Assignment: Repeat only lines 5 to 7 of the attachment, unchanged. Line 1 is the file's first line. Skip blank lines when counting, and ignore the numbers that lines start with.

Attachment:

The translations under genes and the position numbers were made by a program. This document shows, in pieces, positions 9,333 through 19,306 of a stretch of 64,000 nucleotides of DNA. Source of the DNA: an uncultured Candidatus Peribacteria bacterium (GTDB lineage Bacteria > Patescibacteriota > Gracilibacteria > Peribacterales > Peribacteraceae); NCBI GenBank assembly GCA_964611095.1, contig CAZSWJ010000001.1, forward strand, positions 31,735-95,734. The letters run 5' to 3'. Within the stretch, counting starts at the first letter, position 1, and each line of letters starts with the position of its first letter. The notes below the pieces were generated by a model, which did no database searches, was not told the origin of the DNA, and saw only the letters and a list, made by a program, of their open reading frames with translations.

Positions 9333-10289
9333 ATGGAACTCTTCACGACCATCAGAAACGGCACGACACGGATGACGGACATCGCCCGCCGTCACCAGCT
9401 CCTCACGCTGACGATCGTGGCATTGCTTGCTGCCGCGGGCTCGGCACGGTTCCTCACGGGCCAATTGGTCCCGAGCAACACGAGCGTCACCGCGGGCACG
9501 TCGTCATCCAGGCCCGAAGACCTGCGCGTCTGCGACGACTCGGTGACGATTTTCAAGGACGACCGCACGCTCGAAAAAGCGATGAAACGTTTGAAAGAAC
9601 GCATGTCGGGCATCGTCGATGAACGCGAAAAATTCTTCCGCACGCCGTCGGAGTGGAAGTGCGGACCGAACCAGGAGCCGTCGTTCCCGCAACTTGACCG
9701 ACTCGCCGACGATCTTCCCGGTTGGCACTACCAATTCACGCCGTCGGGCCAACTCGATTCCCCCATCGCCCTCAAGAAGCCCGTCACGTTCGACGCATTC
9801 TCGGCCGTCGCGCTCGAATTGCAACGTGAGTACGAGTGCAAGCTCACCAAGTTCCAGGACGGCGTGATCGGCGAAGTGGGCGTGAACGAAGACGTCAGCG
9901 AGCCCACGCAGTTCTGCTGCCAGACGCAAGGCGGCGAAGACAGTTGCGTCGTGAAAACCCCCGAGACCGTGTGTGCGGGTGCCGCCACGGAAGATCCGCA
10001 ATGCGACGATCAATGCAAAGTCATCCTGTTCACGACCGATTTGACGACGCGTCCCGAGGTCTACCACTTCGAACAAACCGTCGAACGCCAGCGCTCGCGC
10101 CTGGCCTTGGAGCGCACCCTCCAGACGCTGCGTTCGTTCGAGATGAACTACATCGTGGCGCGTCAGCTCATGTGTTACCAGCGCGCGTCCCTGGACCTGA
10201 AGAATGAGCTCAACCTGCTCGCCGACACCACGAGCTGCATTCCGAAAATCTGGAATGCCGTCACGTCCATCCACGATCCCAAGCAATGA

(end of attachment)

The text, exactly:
9501 TCGTCATCCAGGCCCGAAGACCTGCGCGTCTGCGACGACTCGGTGACGATTTTCAAGGACGACCGCACGCTCGAAAAAGCGATGAAACGTTTGAAAGAAC
9601 GCATGTCGGGCATCGTCGATGAACGCGAAAAATTCTTCCGCACGCCGTCGGAGTGGAAGTGCGGACCGAACCAGGAGCCGTCGTTCCCGCAACTTGACCG
9701 ACTCGCCGACGATCTTCCCGGTTGGCACTACCAATTCACGCCGTCGGGCCAACTCGATTCCCCCATCGCCCTCAAGAAGCCCGTCACGTTCGACGCATTC